I suppose that building a gigantic indoor snow skiing facility in a desert sheikdom as the outdoors bake away at 120 degrees Fahrenheit (And that is in the shade if you can find any) has got to be a fabulously profitable idea. Wonder what the lift ticket costs. One has to wonder if the motive for building the world’s tallest building in such an inhospitable environment (Just think of the cooling costs) was profitability or plain megalomania. Did the investors realize that as “partners” with investments that pay no interest they may also be responsible for the losses? And yes, the real estate market in Dubai is down and is sliding further as I write this.

When one ties financial risk to religious principles such as ancient islamic rules quasi frozen in time to complex modern financial transactions, there emerge some legitimate questions on how this can and will work.

Well, How does it work?

Here is how. A board composed of elderly well seasoned religious experts without much if any knowledge or training in basic economic principles, sit down and make up rules as they go. No big deal. Our Fed governing board does the same after all. And the Fed is not regulated or audited either. Not yet anyway.

There are however some diferences. If one looks at Wikipedia under “islamic banking” one is greeted with the superimposed bold notation that “this article may need to be rewritten entirely to comply with… quality standards”.  Yes. Indeed. Let me rewrite this hysterical article from the historical perspective.

My guess is that the proscription of interest (aka usury) in islamic law may well be due to just two interrelated historical facts.

1) When the rules were written well over a thousand years ago, time was worth little or actually nothing. So the changing value of money over time (if there even was such a change) was nothing either. and…

2) Historically, the only currency i.e. money accepted as exchange value was gold and/or silver which did not change in their relative value over long periods of time either.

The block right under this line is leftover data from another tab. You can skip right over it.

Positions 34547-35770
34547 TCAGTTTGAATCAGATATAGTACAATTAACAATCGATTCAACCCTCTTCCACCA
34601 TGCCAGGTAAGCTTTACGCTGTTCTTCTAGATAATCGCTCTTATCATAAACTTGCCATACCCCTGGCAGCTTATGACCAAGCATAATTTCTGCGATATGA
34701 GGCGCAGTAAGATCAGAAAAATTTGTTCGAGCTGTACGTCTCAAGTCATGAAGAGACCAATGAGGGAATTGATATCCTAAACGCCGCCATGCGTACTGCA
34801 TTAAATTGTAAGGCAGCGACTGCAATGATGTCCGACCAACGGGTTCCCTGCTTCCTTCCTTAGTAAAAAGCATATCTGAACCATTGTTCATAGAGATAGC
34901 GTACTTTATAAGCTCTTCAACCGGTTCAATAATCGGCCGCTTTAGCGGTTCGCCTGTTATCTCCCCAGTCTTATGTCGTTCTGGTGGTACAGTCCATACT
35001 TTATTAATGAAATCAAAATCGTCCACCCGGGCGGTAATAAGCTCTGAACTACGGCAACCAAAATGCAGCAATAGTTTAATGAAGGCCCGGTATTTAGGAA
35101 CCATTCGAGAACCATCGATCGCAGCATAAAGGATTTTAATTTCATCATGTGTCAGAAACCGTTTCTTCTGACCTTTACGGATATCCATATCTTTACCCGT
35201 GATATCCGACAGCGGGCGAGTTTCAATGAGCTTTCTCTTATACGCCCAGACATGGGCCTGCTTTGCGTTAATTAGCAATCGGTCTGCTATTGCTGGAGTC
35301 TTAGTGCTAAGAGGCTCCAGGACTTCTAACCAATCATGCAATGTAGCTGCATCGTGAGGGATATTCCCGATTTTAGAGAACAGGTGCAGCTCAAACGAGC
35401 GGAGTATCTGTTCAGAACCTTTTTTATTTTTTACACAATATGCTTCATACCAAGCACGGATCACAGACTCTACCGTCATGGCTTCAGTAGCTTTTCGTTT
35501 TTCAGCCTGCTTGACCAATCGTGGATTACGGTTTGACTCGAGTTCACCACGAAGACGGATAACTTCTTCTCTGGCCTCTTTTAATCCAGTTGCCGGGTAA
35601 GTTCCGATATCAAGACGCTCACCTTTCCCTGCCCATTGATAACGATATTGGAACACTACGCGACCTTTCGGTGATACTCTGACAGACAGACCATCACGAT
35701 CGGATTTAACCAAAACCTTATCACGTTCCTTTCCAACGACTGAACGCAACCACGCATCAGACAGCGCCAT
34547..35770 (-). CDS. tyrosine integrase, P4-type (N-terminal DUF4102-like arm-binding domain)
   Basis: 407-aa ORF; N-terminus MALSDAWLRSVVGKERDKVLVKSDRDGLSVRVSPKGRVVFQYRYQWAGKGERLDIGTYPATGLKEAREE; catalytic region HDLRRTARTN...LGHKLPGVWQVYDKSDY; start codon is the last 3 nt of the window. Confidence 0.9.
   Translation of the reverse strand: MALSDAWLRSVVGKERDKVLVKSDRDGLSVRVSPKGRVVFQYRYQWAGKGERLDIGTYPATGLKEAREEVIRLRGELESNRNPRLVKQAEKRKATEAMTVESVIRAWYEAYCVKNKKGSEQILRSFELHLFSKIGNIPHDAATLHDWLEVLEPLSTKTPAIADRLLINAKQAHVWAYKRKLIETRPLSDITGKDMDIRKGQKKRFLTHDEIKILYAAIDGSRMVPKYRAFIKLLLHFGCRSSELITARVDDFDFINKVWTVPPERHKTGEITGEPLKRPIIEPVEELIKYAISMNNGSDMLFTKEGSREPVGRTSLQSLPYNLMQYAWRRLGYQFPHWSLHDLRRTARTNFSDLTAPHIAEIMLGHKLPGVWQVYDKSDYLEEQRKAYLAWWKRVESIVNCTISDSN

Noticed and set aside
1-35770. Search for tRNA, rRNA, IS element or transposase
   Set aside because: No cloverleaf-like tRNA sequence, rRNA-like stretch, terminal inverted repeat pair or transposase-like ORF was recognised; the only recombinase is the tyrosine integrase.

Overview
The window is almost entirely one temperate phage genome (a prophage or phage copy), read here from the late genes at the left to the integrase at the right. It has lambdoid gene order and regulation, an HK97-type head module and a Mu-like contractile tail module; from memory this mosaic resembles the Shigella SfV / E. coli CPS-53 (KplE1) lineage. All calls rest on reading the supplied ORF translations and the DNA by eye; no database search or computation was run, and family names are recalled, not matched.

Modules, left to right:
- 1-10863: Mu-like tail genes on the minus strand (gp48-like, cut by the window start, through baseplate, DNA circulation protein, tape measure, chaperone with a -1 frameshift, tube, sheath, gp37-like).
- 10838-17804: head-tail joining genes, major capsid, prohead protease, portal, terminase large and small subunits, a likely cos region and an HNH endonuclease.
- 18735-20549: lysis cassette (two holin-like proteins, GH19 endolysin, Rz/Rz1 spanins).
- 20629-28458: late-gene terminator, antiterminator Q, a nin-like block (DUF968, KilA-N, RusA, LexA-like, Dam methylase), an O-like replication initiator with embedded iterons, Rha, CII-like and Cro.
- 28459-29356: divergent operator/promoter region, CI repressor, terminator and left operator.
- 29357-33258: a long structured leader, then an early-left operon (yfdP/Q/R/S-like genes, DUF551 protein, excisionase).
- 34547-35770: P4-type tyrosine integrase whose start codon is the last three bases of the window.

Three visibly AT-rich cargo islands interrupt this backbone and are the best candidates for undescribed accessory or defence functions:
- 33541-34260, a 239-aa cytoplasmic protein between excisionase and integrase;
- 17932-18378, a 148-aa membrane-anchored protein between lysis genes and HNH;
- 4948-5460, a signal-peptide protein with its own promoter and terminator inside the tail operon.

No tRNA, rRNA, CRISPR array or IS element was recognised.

Contrast that with the western history of constantly debased coinage (since Roman times) or our modern fiat paper “debt” money, constantly subject to loosing value and inflationary pressures. To return a modicum of equal value over time such money must of course pay interest.

The concept of not charging for the time value of money is closely related to the obsessive and probably intuitively quite smart habit of hoarding gold in most middle eastern societies because of the unique property of gold in retaining value.

The historically more recent propaganda statement emanating from banking circles  in our own culture, that gold is “a relict of the past” which pays no interest and has no value, completely ignores the fact that this just shiny, pretty, yellow metal has been accumulated and hoarded in substantial yet unknown quantities by islamic countries, especially those that participated in the oil bonanza in the last few decades. And behind it all, there is the relationship that has existed all along between that non interest bearing relic of gold and islamic financial principles.

The gradual step by step 400 percent increased valuation of gold (right now $1176 per ounce) over just the last ten years has only strengthened their belief regarding financial and religious principles. Faith affirmed.

It is written….Allah akbar!!

Obviously, ALL financial systems are to some extent or another faith based. And in the absence of faith in the soundness, liquidity and transparency of a financial system, the universal reaction is also the same: capital flight and removing deposits from the system.

And so we finally arrive in these modern times to the Islamic bonds. aka Sukuk. The history of the Sukuk is just about a decade old. It is the brief history of a desperate search for a vehicle to accomodate greed, need and the changing times. The news is full of stories regarding the Dubai “world” and Nakheel Sukuk which is becoming due shortly but may be declared in default before years end. The real issue is not that chump change of a few billion, but the viability, credence and faith in any and all islamic bonds anyplace, if this one defaults. Over just the last decade, islamic Sukuk issuance from Morocco to Malaysia has approached a trillion dollars. All faith based. None is interest bearing. A collapse of that magnitude would certainly be just as, if not more dramatic, than anything we experienced last year. Fact is that the various financial disasters from Lehman to derivatives, and collapse of real estate pricing, banks and insurance companies in the western world had relatively small effect in  Middle Eastern countries in which Islam was the State religion. The reason for relatively little damage is that the peculiar islamic banking rules have to some measure insulated them from our own much more peculiar, not to say bizarre derivative debacle.